Think Long-Distance Relationships Never Work? This Web Series Might Change Your Mind.

"What are their dreams, their hopes, and their fears, and how does all of that influence the relationship and its success?"

Long-distance relationships often get a bad rep, but a new web series called Distance aims to change that. By highlighting a couple's individual experiences in their long-distance relationship, aka their LDR, Distance debunks common misconceptions about having this type of relationship. The primary misconception, according to the show's creator Alex Dobrenko, who loosely based the show on his own three-year long LDR, is that "being in a LDR means that you disappear from your daily life." 


That's why he chose to structure the show with dual-episodes, one from the perspective of the boyfriend Sam, and the other from that of the girlfriend Emily. "[This] allows us to dive into both Sam and Emily's lives as individuals," Dobrenko told A Plus via email. 

"What are their dreams, their hopes, and their fears, and how does all of that influence the relationship and its success?"

Those questions are difficult enough to answer in person, much less over a Skype call at the mercy of spotty Wi-Fi.

However, having that physical separation can provide partners with the time and space they need to figure out their priorities because they don't have to factor in another person — immediately, at least. "I think a long-distance relationship can be an awesome way to be with someone, especially if you're pursuing your own career 100 percent like Sam and Emily in the show," Dobrenko noted. "Think about it — you get a companion, someone who understands you and with whom you feel safe, AND you don't have to hang out with them every day — what a dream!" 

While this additional amount of independence may be the epitome of #relationshipgoals for one couple, lack of time spent together and physical intimacy may not work for another. Dobrenko believes the success of a long-distance relationship hinges on romantic partner's answers to two questions: 1. Are you ready to be in that kind of committed relationship with someone (long-distance or not)?  and 2. Are you willing to forgo short-term pleasure for longer-term fulfillment?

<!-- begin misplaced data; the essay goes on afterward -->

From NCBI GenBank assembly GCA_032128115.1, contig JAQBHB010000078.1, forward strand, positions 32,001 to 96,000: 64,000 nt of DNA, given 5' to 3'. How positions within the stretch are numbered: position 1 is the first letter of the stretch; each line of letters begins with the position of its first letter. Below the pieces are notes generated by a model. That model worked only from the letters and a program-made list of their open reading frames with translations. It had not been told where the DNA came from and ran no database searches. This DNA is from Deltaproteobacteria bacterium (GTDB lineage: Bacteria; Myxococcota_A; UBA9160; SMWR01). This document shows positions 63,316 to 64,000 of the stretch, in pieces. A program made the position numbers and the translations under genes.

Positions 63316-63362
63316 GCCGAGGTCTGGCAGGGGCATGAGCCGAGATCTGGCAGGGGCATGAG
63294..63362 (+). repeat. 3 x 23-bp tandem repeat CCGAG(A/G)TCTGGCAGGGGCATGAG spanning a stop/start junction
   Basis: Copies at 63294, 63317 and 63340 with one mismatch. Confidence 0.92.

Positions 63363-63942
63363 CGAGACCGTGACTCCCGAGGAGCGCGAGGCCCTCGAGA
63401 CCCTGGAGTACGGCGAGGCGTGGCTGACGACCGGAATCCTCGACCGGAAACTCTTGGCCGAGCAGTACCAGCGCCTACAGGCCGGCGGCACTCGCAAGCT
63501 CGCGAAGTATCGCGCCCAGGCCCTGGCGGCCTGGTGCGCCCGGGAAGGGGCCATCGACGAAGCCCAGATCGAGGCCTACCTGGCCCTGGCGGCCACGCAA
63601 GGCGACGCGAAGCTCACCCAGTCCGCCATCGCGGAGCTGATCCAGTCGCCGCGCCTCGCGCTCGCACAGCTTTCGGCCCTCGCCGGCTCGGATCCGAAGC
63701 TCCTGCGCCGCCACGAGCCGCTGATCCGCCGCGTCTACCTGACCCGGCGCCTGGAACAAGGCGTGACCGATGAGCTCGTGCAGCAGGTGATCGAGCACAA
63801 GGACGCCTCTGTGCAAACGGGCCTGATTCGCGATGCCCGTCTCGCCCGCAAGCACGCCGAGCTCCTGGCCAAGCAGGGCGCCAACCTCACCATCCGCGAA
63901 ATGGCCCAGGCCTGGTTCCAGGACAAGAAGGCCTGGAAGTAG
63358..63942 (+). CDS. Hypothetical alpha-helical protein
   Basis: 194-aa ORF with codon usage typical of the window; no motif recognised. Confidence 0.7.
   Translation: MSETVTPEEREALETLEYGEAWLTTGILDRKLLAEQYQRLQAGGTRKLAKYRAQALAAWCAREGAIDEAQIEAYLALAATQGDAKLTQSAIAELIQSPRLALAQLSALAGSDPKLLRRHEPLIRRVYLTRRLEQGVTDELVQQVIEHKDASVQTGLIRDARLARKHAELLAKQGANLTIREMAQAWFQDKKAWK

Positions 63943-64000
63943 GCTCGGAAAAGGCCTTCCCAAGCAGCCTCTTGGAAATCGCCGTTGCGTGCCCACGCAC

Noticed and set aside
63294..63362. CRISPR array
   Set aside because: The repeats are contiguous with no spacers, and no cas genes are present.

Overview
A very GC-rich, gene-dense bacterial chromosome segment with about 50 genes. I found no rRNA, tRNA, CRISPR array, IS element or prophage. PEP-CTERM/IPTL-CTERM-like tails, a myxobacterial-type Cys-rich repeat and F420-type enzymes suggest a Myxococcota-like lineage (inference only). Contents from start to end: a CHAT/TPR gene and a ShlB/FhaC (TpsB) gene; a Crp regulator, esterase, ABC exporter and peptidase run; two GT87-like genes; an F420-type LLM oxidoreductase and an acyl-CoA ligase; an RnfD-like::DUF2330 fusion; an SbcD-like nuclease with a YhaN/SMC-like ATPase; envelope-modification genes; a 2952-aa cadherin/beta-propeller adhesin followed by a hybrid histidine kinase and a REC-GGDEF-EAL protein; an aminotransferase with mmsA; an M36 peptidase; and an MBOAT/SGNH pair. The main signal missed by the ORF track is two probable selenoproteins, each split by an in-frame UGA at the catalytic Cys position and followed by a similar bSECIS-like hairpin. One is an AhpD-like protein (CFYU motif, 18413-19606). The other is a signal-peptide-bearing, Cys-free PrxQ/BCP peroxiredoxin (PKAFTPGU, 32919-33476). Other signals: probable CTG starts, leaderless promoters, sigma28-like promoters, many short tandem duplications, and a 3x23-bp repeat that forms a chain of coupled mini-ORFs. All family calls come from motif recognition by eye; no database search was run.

Those questions can help partners gauge where each person stands in the relationship, but another factor couples can use to judge their ability to pursue a long-distance relationship can be each person's "love languages."

Dr. Gary Chapman's well-known 'Five Love Languages' theory proposes that everyone "speaks" one or two primary love languages, meaning they feel most loved when their partner acts in a certain way toward them. The five love languages include words of affirmation, receiving gifts, physical touch, quality time, and acts of service. 

So someone whose primary love languages are "words of affirmation" (meaning they feel most loved when their partner compliments them) and/or "receiving gifts" (ditto when they receive a thoughtful, not necessarily expensive, gift) would most likely excel in a long-distance relationship. However, someone whose primary love languages are "physical touch" (meaning they feel most loved when they hug, kiss, and cuddle with their partner) and/or "quality time" (ditto when they receive their partner's undivided attention) may have a harder time making long-distance work

But that doesn't mean a successful and fulfilling long-distance relationship is impossible.

"Ultimately, I think that they [LDRs] work when you care enough about the person — or about the idea of deepening your relationship with your partner," Dobrenko continued. "... Long-distance isn't really a choice, but an annoying obstacle between you and someone you really dig." 

Though Dobrenko is still dating and actually lives with his once long-distance girlfriend Lauren Wilde in Los Angeles, the unique experiences of their long-distance relationship taught him some universal lessons about love. "I hope that the show is able to dig into the question we often get of 'Are long-distance relationships worth it?'" he explained. "Big picture, there's really almost no difference between LDRs and every other kind of relationship — they're all difficult, most fail, and they all can bring us to the most joyous places of connection and love which one might just argue is the whole point of this crazy ride."

Cover image via mlasaimages on Shutterstock

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